Another Speaker Series is about to get underway at the Royal Tyrrell Museum of Paleontology.
The next series is 'Move Over Nessie! Neck Mobility in Plesiosaurs, the Long-Necked Marine Reptiles of the Mesozoic'.
"The presentation is about neck mobility, so the movement of necks in the Plesiosaurs. Plesiosaurs are marine reptiles that are completely extinct and they're characterized by this super long neck. We actually don't really know what the neck was used for or what it's ecological role was," stated Ramon Nagesan, Education and Preparation Lab Liaison at the Tyrrell Museum.
"My study has been all about modeling the movement pattern behind the neck to try to understand what it was used for."
Nagesan has used a number of different techniques to try and understand how this reptiles structure worked and was built.
"CT Scanning to produce 3-D models and then I basically moved those models in what I hope to be a biologically realistic way to see how this animal may have used this interesting structure," he noted.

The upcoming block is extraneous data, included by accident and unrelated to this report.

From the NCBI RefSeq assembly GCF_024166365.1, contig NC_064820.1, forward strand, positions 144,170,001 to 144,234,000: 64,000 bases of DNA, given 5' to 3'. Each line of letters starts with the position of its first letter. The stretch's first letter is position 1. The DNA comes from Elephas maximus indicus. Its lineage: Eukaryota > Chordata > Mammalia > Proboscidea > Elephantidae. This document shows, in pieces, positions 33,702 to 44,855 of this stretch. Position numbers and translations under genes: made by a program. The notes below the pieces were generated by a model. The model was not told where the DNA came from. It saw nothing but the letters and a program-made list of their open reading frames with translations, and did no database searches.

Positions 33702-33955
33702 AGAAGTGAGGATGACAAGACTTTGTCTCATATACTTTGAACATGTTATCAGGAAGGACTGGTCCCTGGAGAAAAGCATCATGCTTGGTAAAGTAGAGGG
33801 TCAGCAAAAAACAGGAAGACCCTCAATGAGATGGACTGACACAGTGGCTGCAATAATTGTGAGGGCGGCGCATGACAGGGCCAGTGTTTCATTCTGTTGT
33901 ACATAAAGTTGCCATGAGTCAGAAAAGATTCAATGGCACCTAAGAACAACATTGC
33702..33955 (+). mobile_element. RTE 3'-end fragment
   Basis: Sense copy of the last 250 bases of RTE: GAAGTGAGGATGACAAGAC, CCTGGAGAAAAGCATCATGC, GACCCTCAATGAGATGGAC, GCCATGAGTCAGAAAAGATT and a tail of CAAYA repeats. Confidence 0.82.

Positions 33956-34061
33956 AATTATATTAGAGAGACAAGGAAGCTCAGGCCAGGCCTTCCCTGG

Although we are the dinosaur capital, not all the specimens are found here in the Valley.
"There are actually a couple sporadic specimens from around the Horseshoe Valley, but we actually get a fair number of them up from Fort McMurray. That's at least where we find them in the rocks. Because they are marine animals, we have to search rocks that preserve a marine ecosystem," Neagen outlined.
The Plesiosaur group is completely extinct, which makes Nagesan's job a lot harder.
"Their closest relatives are just other lizards in general and that's actually one of the major problems about my research with finding things to compare these animals to."
The Speaker Series takes place in the Royal Tyrrell Auditorium this Thursday, March 2, at 11:00 a.m.
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